Megan Auman is a designer, maker, Etsy seller, and the founder of Crafting an MBA. She is currently working on her first ebook, a comprehensive guide to wholesaling and trade shows. Tara Gentile is a blogger, WordPress designer and mom. She shares her penchant for the handmade daily on Scoutie Girl and shares the behind-the-scenes gossip at Write Well, Create Often.
Tara: When I have the opportunity to attend a big show like the Buyers Market of American Craft, I’ve got my mind on two things: meeting my Etsy crushes and discovering new favorites.
I had the privilege of attending this prestigious show with Megan Auman. It’s not open to the public, but I was invited as “press” — what an ego trip — and Megan attended to scout out the show for her new blog, Crafting an MBA. The Buyers Market is a wholesale show connecting crafters with buyers from boutiques and galleries all around the country and has recently made a strong effort to attract the “indie craft” crowd. While we can certainly see value in great craft of all types, it’s important to exhibit your work in an environment that will attract people interested in buying your work. Keep reading for some tips that we’ve learned over the years.
In a show with over 900 booths and craftspeople from all over the country, knowing what you’re interested in and who you want to meet is a necessity as a buyer. Via her experience, Megan may have a more honed and critical eye — but I think we both attend shows with the ability to completely block out what doesn’t interest us, so the key is to stand out.
Megan: A professor once told me that at a show the size of the Buyer’s Market, the typical buyer will have about 30 seconds to spend in your booth. This means that if something doesn’t catch their eye in the five seconds they spend walking by, they probably won’t stop. I’ve found this to be true both as someone walking through a show and as an exhibitor. Fortunately there are some great ways to help draw traffic into your booth. As Tara talks about what grabbed our attention, my goal is to help you apply those concepts to your own booth. Of the booths that we stopped in, we decided to pick three that help demonstrate principles for getting seen by wholesale buyers and press at a show like this.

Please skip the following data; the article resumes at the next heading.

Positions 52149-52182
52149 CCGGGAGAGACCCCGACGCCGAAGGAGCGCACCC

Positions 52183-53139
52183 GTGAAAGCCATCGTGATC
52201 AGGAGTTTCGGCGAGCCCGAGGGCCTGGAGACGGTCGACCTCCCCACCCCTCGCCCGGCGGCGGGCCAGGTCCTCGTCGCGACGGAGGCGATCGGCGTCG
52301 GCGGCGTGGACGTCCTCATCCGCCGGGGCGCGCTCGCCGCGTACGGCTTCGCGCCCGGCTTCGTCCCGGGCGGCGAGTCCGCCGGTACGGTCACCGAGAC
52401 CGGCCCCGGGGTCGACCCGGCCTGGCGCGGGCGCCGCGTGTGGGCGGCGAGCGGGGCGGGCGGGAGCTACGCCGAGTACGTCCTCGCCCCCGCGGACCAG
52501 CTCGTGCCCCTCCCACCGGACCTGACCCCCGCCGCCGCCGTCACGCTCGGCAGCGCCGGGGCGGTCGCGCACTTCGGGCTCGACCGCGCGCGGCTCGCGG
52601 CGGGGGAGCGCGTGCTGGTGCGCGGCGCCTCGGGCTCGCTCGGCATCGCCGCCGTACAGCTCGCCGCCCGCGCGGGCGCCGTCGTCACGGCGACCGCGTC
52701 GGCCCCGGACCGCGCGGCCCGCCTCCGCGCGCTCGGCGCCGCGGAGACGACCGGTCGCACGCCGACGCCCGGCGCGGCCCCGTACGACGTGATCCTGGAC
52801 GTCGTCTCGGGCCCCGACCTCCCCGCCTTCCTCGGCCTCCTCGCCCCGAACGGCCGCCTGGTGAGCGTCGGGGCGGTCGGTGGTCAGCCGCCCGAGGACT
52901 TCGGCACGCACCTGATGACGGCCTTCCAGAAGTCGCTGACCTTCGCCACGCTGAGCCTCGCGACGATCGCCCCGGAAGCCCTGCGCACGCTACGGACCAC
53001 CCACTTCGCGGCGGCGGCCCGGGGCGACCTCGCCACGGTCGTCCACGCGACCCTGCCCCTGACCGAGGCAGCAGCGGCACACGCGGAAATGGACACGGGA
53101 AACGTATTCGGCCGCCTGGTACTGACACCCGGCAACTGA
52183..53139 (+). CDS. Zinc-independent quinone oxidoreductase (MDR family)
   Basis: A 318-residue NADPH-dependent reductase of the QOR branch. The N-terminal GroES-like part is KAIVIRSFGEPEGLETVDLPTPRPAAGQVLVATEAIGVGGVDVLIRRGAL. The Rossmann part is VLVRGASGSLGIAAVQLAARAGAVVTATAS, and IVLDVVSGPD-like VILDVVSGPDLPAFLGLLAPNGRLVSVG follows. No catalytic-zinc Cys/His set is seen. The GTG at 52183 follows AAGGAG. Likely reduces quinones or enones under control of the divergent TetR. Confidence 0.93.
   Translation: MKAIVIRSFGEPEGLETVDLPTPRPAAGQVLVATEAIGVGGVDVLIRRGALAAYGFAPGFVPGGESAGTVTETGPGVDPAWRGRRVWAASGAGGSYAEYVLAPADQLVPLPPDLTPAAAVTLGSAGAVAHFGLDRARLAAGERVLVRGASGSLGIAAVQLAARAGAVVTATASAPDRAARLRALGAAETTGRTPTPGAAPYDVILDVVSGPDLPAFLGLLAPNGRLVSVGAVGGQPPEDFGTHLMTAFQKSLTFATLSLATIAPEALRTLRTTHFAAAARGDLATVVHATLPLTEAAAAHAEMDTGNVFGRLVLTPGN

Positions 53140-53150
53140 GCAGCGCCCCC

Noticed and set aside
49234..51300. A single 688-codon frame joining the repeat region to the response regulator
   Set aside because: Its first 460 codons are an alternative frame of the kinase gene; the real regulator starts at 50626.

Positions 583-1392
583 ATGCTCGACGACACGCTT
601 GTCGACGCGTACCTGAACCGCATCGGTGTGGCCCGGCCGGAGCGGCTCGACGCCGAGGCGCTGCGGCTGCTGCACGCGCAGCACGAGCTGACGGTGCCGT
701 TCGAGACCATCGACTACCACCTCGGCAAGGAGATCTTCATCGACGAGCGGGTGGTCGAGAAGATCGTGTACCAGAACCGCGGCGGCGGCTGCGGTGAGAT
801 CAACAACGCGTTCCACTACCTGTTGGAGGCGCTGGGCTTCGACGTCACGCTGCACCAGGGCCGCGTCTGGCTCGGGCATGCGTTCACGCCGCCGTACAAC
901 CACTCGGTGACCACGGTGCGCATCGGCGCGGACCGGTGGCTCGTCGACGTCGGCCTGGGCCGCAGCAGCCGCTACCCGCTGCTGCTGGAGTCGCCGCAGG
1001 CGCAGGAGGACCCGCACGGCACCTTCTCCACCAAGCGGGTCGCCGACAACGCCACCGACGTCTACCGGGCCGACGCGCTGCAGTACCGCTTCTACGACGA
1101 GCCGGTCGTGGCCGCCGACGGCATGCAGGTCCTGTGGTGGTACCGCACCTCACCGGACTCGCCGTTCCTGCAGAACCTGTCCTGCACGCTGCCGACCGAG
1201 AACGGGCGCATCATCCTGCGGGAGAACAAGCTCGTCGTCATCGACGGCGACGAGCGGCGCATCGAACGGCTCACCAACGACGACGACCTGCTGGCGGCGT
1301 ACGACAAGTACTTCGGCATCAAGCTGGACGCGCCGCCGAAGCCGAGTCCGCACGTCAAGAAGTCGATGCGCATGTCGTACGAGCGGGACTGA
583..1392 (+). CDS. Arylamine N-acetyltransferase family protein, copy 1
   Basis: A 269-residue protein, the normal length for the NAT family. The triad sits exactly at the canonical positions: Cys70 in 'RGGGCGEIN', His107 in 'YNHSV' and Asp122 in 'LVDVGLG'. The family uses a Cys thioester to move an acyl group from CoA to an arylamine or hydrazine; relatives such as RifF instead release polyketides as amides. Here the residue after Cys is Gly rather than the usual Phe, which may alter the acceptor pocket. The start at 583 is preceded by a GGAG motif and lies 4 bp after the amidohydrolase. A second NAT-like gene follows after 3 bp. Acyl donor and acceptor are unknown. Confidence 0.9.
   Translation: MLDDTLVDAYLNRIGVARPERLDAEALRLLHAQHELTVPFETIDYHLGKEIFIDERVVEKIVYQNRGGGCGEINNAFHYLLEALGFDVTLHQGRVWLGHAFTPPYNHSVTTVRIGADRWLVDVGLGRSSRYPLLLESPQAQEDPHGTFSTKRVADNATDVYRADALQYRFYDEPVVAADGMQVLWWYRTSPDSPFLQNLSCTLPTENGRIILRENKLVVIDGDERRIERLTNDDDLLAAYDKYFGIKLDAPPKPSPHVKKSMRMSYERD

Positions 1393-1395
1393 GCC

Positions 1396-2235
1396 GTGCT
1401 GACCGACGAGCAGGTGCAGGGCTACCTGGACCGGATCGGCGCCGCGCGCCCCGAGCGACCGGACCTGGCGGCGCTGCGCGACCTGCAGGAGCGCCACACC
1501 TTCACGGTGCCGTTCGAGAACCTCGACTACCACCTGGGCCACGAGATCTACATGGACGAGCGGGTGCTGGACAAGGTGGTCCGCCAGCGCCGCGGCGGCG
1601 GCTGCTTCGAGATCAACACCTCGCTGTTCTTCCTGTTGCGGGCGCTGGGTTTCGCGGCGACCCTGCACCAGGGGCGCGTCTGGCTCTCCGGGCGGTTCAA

We began the show in the jewelry area — shows are broken down by discipline to give some semblance of order to the maze of booths — and after quickly passing through the first aisle, we made our first stop.
Tara: Lo and behold — my first Etsy crush of the day — Foundling! Betsy of Foundling couldn’t have been nicer and more open to chatting it up with a couple of like-minded gals. As far as I’m concerned, that’s lesson number one: If you can’t show interest in the people who are perusing your booth, you should reconsider doing shows.
Betsy had a simple setup. She utilized several hanging displays made from framed chicken wire and a simple table to show necklaces and rings. Her table stood confidently at the aisle, showcasing the smaller pieces for busy shoppers. Betsy also had large photographs of her work around the booth to catch a potential buyer’s eye from further away. Betsy was standing at the front of her booth, ready to welcome buyers with her professionally printed postcards and business cards.
The main reason we stopped at Foundling’s booth was because of her brand. Foundling can be found all over Etsy (she was a Featured Seller in January of 2009) and the blogosphere. Betsy’s done an excellent job of growing her web presence and I was excited to be able to meet her and see her work in person after seeing so many photos. Megan takes this example and answers the question: How do you work on building your brand with a wholesale show in mind?
Tip #1. Build your brand before you get to a show. Its not only important to get your work seen, but to get your work seen by potential buyers. Luckily many shoppers are visiting Etsy in pursuit of interesting work, so it certainly helps to build your profile here. The more places you can get your work displayed before doing a craft show, the better. I did retail craft shows for a few years before diving into wholesale and this really helped build my fan base. You may also see a boost in show traffic from a well-placed blog feature in the month or so leading up to the show. Tara has a great post on her blog about how to get “found” by blog editors.